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Above The Rim: How LA Laker Elgin Baylor Changed Basketball Both On and Off the Court

Updated: Aug 13

Above the Rim: Elgin Baylor

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Title: Above The Rim: How Elgin Baylor Changed Basketball

Publisher: Abrams Books for Young Readers

Recommended Ages: 4-8

Where to order: Bookshop Here

Book Description

Above the Rim is a poetic, exquisitely illustrated telling of the life of an under recognized athlete and a celebration of standing up for what is right.

Hall-of-famer Elgin Baylor was one of basketball’s all-time-greatest players—an innovative athlete, team player, and quiet force for change. One of the first professional African-American players, he inspired others on and off the court. But when traveling for away games, many hotels and restaurants turned Elgin away because he was Black. One night, Elgin had enough and staged a one-man protest that captured the attention of the press, the public, and the NBA.

Take a look at a few pages featuring stunning illustrations by the legendary Frank Morrison.

Above the Rim: Elgin Baylor

Above the Rim: Elgin Baylor

More about how Elgin Baylor Made History

Elgin Baylor Made History and Became the First NBA Player To Boycott a Game in 1959 : Read the following excerpt taken from an article by Joe Kozlowski via

"Although basketball fans may know Baylor for his impeccable playing career, he also earned a place in history by refusing to take the floor. In 1959, he became the first NBA player to boycott a game.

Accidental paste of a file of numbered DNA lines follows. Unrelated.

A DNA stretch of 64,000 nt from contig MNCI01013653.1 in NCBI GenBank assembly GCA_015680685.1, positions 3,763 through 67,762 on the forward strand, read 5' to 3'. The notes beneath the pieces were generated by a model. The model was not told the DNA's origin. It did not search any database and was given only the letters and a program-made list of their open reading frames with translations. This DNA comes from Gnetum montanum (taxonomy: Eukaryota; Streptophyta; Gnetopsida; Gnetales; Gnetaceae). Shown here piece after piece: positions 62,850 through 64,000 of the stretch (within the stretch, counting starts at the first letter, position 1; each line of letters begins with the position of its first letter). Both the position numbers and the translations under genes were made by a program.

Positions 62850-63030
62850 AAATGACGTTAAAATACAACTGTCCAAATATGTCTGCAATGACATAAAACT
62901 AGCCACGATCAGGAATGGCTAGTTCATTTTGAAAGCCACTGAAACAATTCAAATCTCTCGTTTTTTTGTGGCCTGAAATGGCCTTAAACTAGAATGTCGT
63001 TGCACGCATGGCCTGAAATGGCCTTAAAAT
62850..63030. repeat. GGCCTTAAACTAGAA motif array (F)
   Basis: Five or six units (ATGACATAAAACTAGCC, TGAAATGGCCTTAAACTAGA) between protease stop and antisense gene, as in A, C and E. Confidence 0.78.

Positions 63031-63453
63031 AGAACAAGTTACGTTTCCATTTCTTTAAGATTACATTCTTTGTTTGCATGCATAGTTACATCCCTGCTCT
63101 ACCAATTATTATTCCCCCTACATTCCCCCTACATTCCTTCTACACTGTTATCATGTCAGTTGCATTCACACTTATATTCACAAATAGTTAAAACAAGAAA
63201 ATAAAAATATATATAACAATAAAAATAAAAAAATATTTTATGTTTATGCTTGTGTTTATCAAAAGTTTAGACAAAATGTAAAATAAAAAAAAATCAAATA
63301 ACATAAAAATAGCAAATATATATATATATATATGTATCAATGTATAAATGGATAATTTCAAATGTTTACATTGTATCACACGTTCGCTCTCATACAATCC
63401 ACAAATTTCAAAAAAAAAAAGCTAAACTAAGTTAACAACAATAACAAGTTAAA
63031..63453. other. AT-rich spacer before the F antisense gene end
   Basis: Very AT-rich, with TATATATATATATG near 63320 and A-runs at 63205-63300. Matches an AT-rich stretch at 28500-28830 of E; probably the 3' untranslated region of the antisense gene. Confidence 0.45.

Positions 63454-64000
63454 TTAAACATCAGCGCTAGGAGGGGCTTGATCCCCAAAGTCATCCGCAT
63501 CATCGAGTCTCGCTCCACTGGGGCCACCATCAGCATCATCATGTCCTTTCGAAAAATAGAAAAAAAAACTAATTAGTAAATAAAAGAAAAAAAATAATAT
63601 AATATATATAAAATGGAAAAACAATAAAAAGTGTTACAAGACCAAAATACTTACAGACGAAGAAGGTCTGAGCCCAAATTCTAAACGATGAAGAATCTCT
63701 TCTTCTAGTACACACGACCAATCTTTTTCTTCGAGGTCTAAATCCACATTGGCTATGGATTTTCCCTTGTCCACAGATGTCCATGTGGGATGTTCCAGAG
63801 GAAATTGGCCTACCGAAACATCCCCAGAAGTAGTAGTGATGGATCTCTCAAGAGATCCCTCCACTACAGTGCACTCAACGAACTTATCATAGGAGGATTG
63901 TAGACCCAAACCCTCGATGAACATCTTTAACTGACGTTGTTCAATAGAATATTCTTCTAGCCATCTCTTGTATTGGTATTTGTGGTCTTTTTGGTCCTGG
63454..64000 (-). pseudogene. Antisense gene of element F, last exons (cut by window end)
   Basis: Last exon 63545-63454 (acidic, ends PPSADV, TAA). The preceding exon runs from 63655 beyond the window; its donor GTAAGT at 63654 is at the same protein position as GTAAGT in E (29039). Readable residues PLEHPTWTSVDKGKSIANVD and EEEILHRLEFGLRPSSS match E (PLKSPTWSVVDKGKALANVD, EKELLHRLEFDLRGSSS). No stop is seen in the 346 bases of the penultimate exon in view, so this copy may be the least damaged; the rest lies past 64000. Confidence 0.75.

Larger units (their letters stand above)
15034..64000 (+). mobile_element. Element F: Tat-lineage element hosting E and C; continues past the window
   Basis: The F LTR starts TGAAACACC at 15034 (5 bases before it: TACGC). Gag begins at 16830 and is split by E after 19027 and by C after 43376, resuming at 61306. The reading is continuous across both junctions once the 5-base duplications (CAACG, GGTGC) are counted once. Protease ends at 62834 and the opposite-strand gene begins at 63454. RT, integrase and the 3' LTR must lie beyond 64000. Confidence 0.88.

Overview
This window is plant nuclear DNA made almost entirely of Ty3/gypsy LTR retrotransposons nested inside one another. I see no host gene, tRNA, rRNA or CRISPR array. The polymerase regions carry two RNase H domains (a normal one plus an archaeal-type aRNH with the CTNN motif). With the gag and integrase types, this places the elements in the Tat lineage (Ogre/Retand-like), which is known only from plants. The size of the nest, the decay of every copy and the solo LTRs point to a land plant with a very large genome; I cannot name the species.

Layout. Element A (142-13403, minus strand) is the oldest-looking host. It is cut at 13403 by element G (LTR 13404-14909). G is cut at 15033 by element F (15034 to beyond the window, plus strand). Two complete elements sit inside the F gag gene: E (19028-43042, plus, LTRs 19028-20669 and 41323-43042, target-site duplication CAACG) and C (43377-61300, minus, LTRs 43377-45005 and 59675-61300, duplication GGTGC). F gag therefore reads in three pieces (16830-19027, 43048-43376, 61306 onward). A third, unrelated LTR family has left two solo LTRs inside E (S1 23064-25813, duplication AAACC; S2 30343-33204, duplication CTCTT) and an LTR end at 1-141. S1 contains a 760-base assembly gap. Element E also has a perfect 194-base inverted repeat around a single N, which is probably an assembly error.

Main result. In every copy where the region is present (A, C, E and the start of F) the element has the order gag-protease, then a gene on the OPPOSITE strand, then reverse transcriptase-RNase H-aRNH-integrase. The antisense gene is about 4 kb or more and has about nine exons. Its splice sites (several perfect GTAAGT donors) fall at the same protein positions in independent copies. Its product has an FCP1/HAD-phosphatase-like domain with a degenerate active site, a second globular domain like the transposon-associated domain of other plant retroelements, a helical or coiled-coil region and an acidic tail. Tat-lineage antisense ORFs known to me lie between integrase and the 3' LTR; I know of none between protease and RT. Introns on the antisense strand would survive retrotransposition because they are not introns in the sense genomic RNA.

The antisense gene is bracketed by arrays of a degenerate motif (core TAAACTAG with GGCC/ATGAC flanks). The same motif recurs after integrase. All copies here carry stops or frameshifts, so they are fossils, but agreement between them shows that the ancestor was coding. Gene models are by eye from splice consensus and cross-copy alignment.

Based solely on his on-court exploits, Elgin Baylor earned a place in NBA history. In 1959, however, the Lakers star also made headlines by refusing to hit the hardwood.

As Mike Whiteford laid out in the Charleston Gazette-Mail, the Minneapolis Lakers traveled to Charleston, West Virginia, to face off against the Cincinnati Royals in the early days of 1959. When the Lakers arrived in town, however, their Black players were denied service in the team’s hotel.

While the entire team relocated to another hotel, the same issue arose when it was time to eat; according to Whiteford, Baylor headed to a grocery store and bought the necessary supplies to make sandwiches.

As tip-off approached, Baylor initially refused to leave his hotel room; he eventually agreed to go to the arena, but wouldn’t dress for the game. At that point, Hot Rod Hundley, a white Charleston native who played alongside Baylor, urged him to take the court. “Rod, I’m a human being,’’ [Baylor] responded. “I’m not an animal put in a cage and let out for the show.’’ Hundley considered his teammate’s words and conceded: “Don’t play. You’re right. I was wrong.’’" Read the full article HERE: via




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